Institute of Biomedical Sciences

Title

Defining the B-Cell Response to a Stabilized Pre-Fusion Respiratory Syncytial Virus F Subunit Protein Vaccine

Poster Number

17

Document Type

Poster

Status

Graduate Student - Doctoral

Abstract Category

Immunology/Infectious Diseases

Keywords

Vaccine, Respiratory Syncytial Virus, B cell, Clinical Trial

Publication Date

Spring 2018

Abstract

Respiratory syncytial virus (RSV) causes substantial morbidity in children and the elderly, and the only licensed product is a passively administered monoclonal antibody palivizumab. Therefore, a safe and effective RSV vaccine is needed. An effective vaccine will require the induction of neutralizing antibodies, which can be elicited to several antigenic sites present on the pre-fusion (pre-F) and post-fusion (post-F) conformations of the RSV fusion (RSV F) protein. Recently described antigenic sites Ø, V and other surfaces unique to the pre-F conformation are targets for neutralizing antibodies that are more potent than palivizumab, invigorating efforts to create a pre-F vaccine. A stabilized form of the pre-F protein achieved through cysteine substitutions and cavity filling mutations (DS-Cav1) is currently in a phase I clinical trial, where participants receive two immunizations with DS-Cav1 either with or without alum adjuvant in one of three doses (50, 150, or 500 micrograms). We have created tetrameric probes consisting of either the stabilized pre-F or post-F protein bound to a fluorescently labeled streptavidin. These probes bind to the B-cell receptor on the surface of B cells specific for the F protein, and can be used to measure responses elicited by DS-Cav1 vaccination. We have validated the conformation and specificity of the pre-F and post-F probes using antibody binding assays and by staining B cells from antigen-experienced mice. The validated probes, in conjunction with a panel of B cell phenotypic markers, will allow us to interrogate B cell responses longitudinally for antibody repertoire and epitope-specific B cell phenotypes, and compare the responses between participants in the six arms of the clinical trial.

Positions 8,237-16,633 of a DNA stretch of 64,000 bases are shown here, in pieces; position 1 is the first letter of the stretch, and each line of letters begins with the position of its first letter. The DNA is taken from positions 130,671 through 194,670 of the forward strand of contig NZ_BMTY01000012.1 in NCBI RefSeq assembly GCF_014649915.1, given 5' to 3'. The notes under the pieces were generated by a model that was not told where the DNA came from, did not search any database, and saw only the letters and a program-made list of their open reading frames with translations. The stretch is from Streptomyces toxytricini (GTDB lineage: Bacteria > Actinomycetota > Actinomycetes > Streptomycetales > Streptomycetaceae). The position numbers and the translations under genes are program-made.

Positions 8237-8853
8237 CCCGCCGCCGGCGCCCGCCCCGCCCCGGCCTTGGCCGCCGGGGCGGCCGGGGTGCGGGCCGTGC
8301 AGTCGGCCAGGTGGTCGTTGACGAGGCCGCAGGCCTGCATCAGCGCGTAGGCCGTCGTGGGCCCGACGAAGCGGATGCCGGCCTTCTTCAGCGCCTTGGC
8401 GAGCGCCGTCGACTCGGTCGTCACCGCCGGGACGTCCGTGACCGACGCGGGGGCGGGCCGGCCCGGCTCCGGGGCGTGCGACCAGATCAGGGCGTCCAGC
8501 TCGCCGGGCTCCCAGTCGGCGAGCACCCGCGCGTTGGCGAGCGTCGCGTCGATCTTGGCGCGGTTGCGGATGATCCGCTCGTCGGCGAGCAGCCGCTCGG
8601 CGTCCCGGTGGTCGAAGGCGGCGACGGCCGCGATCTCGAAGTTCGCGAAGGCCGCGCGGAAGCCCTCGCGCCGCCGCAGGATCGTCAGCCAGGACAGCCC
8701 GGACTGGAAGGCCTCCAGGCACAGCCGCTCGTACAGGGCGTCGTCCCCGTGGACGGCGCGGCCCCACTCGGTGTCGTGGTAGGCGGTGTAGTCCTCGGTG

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Creative Commons License
This work is licensed under a Creative Commons Attribution-Noncommercial-No Derivative Works 4.0 License.

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Defining the B-Cell Response to a Stabilized Pre-Fusion Respiratory Syncytial Virus F Subunit Protein Vaccine

Respiratory syncytial virus (RSV) causes substantial morbidity in children and the elderly, and the only licensed product is a passively administered monoclonal antibody palivizumab. Therefore, a safe and effective RSV vaccine is needed. An effective vaccine will require the induction of neutralizing antibodies, which can be elicited to several antigenic sites present on the pre-fusion (pre-F) and post-fusion (post-F) conformations of the RSV fusion (RSV F) protein. Recently described antigenic sites Ø, V and other surfaces unique to the pre-F conformation are targets for neutralizing antibodies that are more potent than palivizumab, invigorating efforts to create a pre-F vaccine. A stabilized form of the pre-F protein achieved through cysteine substitutions and cavity filling mutations (DS-Cav1) is currently in a phase I clinical trial, where participants receive two immunizations with DS-Cav1 either with or without alum adjuvant in one of three doses (50, 150, or 500 micrograms). We have created tetrameric probes consisting of either the stabilized pre-F or post-F protein bound to a fluorescently labeled streptavidin. These probes bind to the B-cell receptor on the surface of B cells specific for the F protein, and can be used to measure responses elicited by DS-Cav1 vaccination. We have validated the conformation and specificity of the pre-F and post-F probes using antibody binding assays and by staining B cells from antigen-experienced mice. The validated probes, in conjunction with a panel of B cell phenotypic markers, will allow us to interrogate B cell responses longitudinally for antibody repertoire and epitope-specific B cell phenotypes, and compare the responses between participants in the six arms of the clinical trial.